Schenectady County

Tanning providers face new regulations

Several businesses that offer tanning services already inform customers of the potential risks invol

Several businesses that offer tanning services already inform customers of the potential risks involved in exposure to ultraviolet radiation.

Many tanning machines are already tied to a timer that won’t allow users to boost their exposure beyond safe limits, and business owners said Wednesday they make sure the machines are cleaned after each use.

What they don’t currently do is pay $30 every other year for a permit to operate the machines and pay $50 per machine every other year to have a government official inspect them.

That is likely to change in 2009.

The state Health Department next year plans to begin regulating operations that provide tanning services, adding several requirements in an effort to make sure people are aware of the potential risks of tanning and to make sure the machines are clean and free of defects.

The new program will entail licensing and inspecting commercial tanning facilities “with the intent of increasing consumer knowledge of the hazards of ultraviolet tanning and minimizing user injuries,” according to the department’s proposed rule.

Overexposure to ultraviolet radiation can damage the skin and is believed to cause cancer.

The provision regarding machinery itself may not apply to facilities that have updated equipment, but some older machines may not include timers or have components that can be accessed by users, said Mike Cambridge, director of the state Health Department’s Bureau of Community Environmental Health and Food Protection.

“Basically, we want the operator of the tanning facility to have control over the timer,” Cambridge said.

It’s possible people going in to tan the first time of the season could want to boost their initial time to 20 minutes rather than sticking with the suggested eight-minute exposure, and “that can be dangerous,” Cambridge said.

Facilities seeking a permit will undergo an inspection in which the inspector will check for visible signs of cracks or wear that could affect the user.

The inspector will also check to make sure the cleaning products being used to sanitize the machines are made for such work and not being diluted, Cambridge said.

Some tanning operators on Wednesday said they already comply with many of the new provisions, except for paying for a permit and inspections.

Planet Fitness Regional Manager Michael Hamilton said there are six outlets in the region with seven tanning machines in each.

Users all sign a form accepting responsibility for using them, and users are unable to boost their time under the lights.

“You don’t set them from inside the rooms, we set it here,” Hamilton said.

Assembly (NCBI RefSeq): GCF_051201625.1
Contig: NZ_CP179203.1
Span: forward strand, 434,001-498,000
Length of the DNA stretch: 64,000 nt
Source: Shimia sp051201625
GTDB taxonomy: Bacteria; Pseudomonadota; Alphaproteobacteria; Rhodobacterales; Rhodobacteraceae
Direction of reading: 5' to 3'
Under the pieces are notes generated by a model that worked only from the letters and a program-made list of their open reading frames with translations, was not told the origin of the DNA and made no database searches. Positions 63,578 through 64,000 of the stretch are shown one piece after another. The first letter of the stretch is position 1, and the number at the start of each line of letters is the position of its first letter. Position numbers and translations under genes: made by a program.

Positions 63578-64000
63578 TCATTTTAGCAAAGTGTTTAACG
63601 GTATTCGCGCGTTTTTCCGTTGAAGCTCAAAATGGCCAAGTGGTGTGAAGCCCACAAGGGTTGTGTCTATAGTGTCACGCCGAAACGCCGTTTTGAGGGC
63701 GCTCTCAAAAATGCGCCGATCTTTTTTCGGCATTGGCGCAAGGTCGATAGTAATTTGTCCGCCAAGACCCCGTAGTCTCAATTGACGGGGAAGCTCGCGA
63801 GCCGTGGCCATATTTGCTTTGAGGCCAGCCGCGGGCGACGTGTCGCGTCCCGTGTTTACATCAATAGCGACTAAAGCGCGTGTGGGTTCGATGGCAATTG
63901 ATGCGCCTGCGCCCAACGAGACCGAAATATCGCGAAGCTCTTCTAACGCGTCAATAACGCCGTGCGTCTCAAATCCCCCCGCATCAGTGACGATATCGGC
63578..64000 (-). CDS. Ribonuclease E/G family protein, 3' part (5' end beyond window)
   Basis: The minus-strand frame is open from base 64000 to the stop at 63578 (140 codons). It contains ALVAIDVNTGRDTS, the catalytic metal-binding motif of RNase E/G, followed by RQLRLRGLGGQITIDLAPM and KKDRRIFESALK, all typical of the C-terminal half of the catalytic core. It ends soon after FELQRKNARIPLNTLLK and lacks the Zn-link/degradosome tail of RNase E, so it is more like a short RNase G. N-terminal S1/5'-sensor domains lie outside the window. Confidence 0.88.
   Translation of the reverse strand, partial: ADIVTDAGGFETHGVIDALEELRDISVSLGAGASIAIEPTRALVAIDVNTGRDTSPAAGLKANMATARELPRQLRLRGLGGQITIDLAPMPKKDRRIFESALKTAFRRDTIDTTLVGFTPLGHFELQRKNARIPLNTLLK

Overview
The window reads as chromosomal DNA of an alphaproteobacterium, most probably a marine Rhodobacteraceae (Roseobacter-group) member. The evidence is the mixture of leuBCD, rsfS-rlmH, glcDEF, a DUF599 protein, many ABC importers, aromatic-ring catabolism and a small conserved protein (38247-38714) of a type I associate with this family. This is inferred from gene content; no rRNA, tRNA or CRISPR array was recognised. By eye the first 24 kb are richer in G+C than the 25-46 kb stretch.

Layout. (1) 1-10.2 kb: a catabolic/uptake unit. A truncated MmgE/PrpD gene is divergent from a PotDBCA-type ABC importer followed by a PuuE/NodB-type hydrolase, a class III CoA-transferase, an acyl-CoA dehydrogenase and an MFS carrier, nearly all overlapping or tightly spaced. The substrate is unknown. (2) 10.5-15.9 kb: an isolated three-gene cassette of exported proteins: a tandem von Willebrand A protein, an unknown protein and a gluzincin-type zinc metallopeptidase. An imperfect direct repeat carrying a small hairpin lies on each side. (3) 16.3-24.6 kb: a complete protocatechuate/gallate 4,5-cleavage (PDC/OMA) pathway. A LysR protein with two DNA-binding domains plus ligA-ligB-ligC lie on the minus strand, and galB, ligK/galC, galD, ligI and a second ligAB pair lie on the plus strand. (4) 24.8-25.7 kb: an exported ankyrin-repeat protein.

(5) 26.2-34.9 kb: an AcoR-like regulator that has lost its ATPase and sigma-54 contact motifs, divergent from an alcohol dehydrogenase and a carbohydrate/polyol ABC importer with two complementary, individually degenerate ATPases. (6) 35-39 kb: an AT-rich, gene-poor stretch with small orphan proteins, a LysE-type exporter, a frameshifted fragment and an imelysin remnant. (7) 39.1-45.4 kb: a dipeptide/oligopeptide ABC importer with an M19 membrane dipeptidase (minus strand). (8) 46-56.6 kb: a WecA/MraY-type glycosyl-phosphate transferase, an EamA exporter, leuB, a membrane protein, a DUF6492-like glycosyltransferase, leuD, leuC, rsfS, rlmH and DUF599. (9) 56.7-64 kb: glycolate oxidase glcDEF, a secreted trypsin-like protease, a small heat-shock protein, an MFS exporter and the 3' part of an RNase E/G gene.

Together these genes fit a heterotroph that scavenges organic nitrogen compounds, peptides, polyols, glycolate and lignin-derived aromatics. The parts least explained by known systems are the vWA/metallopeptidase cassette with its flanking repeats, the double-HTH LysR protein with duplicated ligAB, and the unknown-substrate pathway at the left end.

The machines themselves have an indicator letting owners know when to change the bulbs after 600 hours of use, he said.

But with six Planet Fitness facilities each offering seven machines, the cost of the new regulation will amount to $2,280 there alone.

“I think for some small businesses, sure, any other cost like that will be burdensome. Certainly, in certain places, that’s all they do is tanning. That’s going to be costly,” Hamilton said.

Tanning booths are cleaned regularly at Glenville Health & Fitness Center, and the machines have timers as well, said Tim Valachovic who, with his wife Cheryl, owns and operates the center.

Another provision of the new regulation requires that facilities provide eye protection for clients free of charge. Valachovic said that’s already standard procedure.

“The skin you have over the top of your eyes isn’t that thick. You want to protect your eyes as much as you can,” Valachovic said.

At Glenville Health & Fitness, education is seen as a standard first step prior to tanning, Valachovic said.

“That way they know what they’re getting into,” Valachovic said.

For Valachovic, the biggest impact of the new regulation will be cost.

“That seems a little excessive, for $50 a machine. Once they make an inspection, why would it change? It is expensive, there’s no doubt about it,” he said.

The new rule spells out several steps tanning facilities will have to comply with.

Devices must have an adequate label depicting how the device is operated, and timers for the tanning machines have to be maintained and accurate.

Tanning equipment, including beds, booth pillows and reusable eye wear, have to be sanitized.

The new rule will also come with additional reporting.

Currently, children under 14 are prohibited from using tanning machines. Those aged 14 to 18 need a parental consent form.

Next year, facilities will need to have a form signed by every user confirming they’ve read the state’s health warnings about tanning, agreeing to the use of eye protection and agreeing not to exceed maximum exposure times.

The statement also has a paragraph warning that certain medications, cosmetics and foods may increase sensitivity to ultraviolet radiation.

The new rule will require that any injuries caused by tanning machines be reported to the official that provided the permit, typically a designee of the municipal health department.

Ultraviolet lamps also have to be shielded with an acrylic cover for protecting patrons from touching or breaking the lamps, and handrails or floor markings have to be developed to show users how close they can safely get to the lamps.

Those are already standard features for modern machines.

Records have to be kept for two years detailing each visit by each user, including the date and duration of exposure to the ultraviolet radiation.

Public comment on the new regulations is being accepted until mid-November. After review, barring any major objections or changes, the regulations will be enacted into law, probably in 2009. They will take effect 60 days later.

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